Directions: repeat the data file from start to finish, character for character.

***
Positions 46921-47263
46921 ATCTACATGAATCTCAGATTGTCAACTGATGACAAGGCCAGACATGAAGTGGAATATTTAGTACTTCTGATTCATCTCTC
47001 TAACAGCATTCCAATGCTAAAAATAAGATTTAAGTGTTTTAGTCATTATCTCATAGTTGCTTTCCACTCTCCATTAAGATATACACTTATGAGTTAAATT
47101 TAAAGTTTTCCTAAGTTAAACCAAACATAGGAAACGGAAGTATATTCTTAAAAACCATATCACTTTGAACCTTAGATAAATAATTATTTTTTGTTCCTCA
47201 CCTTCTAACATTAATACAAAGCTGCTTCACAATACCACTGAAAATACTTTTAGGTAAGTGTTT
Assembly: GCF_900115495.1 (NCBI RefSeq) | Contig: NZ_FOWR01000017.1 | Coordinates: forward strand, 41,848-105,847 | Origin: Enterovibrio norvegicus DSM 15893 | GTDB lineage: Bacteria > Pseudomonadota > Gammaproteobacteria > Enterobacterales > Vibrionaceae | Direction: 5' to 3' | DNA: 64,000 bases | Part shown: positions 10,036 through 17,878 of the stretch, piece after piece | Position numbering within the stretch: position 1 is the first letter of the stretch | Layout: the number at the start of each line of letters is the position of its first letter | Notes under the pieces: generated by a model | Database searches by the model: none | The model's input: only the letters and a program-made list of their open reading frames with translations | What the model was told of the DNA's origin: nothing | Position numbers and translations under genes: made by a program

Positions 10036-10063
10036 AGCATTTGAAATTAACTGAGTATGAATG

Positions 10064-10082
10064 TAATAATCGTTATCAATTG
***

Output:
Positions 46921-47263
46921 ATCTACATGAATCTCAGATTGTCAACTGATGACAAGGCCAGACATGAAGTGGAATATTTAGTACTTCTGATTCATCTCTC
47001 TAACAGCATTCCAATGCTAAAAATAAGATTTAAGTGTTTTAGTCATTATCTCATAGTTGCTTTCCACTCTCCATTAAGATATACACTTATGAGTTAAATT
47101 TAAAGTTTTCCTAAGTTAAACCAAACATAGGAAACGGAAGTATATTCTTAAAAACCATATCACTTTGAACCTTAGATAAATAATTATTTTTTGTTCCTCA
47201 CCTTCTAACATTAATACAAAGCTGCTTCACAATACCACTGAAAATACTTTTAGGTAAGTGTTT
Assembly: GCF_900115495.1 (NCBI RefSeq) | Contig: NZ_FOWR01000017.1 | Coordinates: forward strand, 41,848-105,847 | Origin: Enterovibrio norvegicus DSM 15893 | GTDB lineage: Bacteria > Pseudomonadota > Gammaproteobacteria > Enterobacterales > Vibrionaceae | Direction: 5' to 3' | DNA: 64,000 bases | Part shown: positions 10,036 through 17,878 of the stretch, piece after piece | Position numbering within the stretch: position 1 is the first letter of the stretch | Layout: the number at the start of each line of letters is the position of its first letter | Notes under the pieces: generated by a model | Database searches by the model: none | The model's input: only the letters and a program-made list of their open reading frames with translations | What the model was told of the DNA's origin: nothing | Position numbers and translations under genes: made by a program

Positions 10036-10063
10036 AGCATTTGAAATTAACTGAGTATGAATG

Positions 10064-10082
10064 TAATAATCGTTATCAATTG